Yoon Seok-youl says he will keep in mind lessons of Kim Dae-jung who forgave all political enemies
Former Prosecutor General Yoon Seok-youl visited the Kim Dae-jung Library in Donggyo-dong, Mapu-go, Seoul to commemorate the 21st anniversary of the June 15th North–South Joint Declaration. Yoon who said he is open to all options regarding joining the People Power Party seems to continue to work with both the conservative and the progressive in order to secure his own independent broad base. “Former Prosecutor General Yoon visited the Kim Dae-jung Library of Yonsei University on Friday. The visit was initiated by Yoon contacting Kim Sung-jae, the executive director of the Kim Dae-jung Peace Center, and Kim welcoming the visit,” said Lee Dong-hoon, the spokesperson of Yoon’s presidential camp. “He forgave and reconciled with all of his political enemies and moved forward for better South Korea even after many sufferings and time in prison,” said Yoon of late President Kim Dae-jung, according to Kim Sung-jae.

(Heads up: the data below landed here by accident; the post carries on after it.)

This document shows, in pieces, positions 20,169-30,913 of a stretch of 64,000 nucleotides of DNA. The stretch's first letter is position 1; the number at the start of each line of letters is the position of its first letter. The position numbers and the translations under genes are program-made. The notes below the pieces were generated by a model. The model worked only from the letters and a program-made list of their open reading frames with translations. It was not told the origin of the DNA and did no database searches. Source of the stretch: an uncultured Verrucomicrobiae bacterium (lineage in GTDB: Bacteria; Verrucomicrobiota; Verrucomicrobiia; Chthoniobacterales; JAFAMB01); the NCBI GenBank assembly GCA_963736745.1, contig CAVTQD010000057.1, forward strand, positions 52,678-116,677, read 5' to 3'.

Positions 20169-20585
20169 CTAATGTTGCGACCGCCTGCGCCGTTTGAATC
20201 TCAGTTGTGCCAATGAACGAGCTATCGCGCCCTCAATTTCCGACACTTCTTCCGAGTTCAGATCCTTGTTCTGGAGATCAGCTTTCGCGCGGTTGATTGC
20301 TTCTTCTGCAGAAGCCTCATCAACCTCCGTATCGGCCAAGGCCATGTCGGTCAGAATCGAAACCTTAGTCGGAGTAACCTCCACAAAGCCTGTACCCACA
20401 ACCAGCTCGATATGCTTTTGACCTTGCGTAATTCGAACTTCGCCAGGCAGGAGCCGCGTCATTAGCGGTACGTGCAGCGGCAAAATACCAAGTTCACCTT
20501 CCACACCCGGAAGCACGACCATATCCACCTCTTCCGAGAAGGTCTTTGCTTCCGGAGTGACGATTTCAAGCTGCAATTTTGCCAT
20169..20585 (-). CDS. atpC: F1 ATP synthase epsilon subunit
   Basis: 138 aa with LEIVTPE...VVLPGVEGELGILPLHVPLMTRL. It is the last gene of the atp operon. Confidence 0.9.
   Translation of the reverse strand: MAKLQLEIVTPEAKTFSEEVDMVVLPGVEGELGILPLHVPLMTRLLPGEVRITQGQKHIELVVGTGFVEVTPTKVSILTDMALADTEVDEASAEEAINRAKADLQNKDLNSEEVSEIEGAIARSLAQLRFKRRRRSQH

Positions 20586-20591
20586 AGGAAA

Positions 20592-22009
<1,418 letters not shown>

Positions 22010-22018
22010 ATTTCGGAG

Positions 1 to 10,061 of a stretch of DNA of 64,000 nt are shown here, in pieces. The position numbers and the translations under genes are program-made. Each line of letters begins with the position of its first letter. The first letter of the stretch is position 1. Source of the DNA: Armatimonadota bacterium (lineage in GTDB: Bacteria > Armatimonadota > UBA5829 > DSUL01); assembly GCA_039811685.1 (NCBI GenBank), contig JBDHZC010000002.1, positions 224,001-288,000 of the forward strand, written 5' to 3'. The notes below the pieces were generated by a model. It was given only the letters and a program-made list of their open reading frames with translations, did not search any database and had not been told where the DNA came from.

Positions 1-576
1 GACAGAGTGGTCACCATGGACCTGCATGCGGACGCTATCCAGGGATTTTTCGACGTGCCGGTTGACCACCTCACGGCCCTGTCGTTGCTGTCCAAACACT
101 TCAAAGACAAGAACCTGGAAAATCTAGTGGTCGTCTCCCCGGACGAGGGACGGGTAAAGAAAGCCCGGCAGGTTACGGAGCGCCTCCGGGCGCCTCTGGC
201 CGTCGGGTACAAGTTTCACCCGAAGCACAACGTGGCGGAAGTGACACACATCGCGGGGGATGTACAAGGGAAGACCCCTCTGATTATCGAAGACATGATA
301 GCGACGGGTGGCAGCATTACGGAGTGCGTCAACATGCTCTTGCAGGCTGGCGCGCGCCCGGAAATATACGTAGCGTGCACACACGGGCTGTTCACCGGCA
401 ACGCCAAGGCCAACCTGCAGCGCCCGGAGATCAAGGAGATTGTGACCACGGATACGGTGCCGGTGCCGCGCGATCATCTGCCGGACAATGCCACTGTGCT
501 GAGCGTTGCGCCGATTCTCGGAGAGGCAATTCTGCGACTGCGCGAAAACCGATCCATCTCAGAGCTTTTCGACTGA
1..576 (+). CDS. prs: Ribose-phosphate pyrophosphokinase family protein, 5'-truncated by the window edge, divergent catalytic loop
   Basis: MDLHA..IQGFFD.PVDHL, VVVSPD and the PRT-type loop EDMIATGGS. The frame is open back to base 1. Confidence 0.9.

Special prosecutors for Sewol disaster raid Supreme Prosecutors Office
Special Prosecutor Lee Hyun-joo’s special prosecution team tasked with investigating allegations that documents about the Sewol ferry disaster were forged, raided the Supreme Prosecutors Office (SPO) on Monday to seize the server that stores closed-circuit television (CCTV) footage of the Sewol ferry sinking. Special Prosecutor Lee, who is entering the second half of his term, sent investigators to the SPO on Monday and seized evidence, including CCTV footages for inside and outside the ferry collected in 2014 by the then-investigation team, such as Gwangju District Prosecutors’ Office and the Seoul Central District Prosecutors’ Office. In a press statement issued on Monday, the special prosecution team said they have received over 800 copies of records and 40 terabytes (TB) of electronic information from the Special Commission on Social Disaster Investigation, and currently analyzing about 30 boxes of documents and 100 TB of video footages seized from the Navy and Korea Coast Guard.
It Took 109 Days to Administer at Least One Dose of the Vaccine to 25% of the Population, Faster than France and Germany